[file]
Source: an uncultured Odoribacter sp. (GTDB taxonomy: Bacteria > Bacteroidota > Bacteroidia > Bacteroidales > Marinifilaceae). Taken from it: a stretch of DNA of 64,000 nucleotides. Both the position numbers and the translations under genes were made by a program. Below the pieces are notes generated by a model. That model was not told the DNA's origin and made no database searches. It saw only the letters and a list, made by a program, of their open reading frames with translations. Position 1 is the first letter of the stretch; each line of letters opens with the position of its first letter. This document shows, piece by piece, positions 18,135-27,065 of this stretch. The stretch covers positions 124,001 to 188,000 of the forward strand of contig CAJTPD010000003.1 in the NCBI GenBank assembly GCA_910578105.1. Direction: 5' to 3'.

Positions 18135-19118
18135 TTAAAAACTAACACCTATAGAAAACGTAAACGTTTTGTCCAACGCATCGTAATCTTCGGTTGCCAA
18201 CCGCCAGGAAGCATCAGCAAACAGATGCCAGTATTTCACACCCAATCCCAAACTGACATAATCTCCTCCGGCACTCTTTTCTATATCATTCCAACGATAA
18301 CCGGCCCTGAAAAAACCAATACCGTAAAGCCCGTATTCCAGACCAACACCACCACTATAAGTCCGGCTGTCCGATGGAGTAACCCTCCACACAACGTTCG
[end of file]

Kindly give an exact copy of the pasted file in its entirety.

Source: an uncultured Odoribacter sp. (GTDB taxonomy: Bacteria > Bacteroidota > Bacteroidia > Bacteroidales > Marinifilaceae). Taken from it: a stretch of DNA of 64,000 nucleotides. Both the position numbers and the translations under genes were made by a program. Below the pieces are notes generated by a model. That model was not told the DNA's origin and made no database searches. It saw only the letters and a list, made by a program, of their open reading frames with translations. Position 1 is the first letter of the stretch; each line of letters opens with the position of its first letter. This document shows, piece by piece, positions 18,135-27,065 of this stretch. The stretch covers positions 124,001 to 188,000 of the forward strand of contig CAJTPD010000003.1 in the NCBI GenBank assembly GCA_910578105.1. Direction: 5' to 3'.

Positions 18135-19118
18135 TTAAAAACTAACACCTATAGAAAACGTAAACGTTTTGTCCAACGCATCGTAATCTTCGGTTGCCAA
18201 CCGCCAGGAAGCATCAGCAAACAGATGCCAGTATTTCACACCCAATCCCAAACTGACATAATCTCCTCCGGCACTCTTTTCTATATCATTCCAACGATAA
18301 CCGGCCCTGAAAAAACCAATACCGTAAAGCCCGTATTCCAGACCAACACCACCACTATAAGTCCGGCTGTCCGATGGAGTAACCCTCCACACAACGTTCG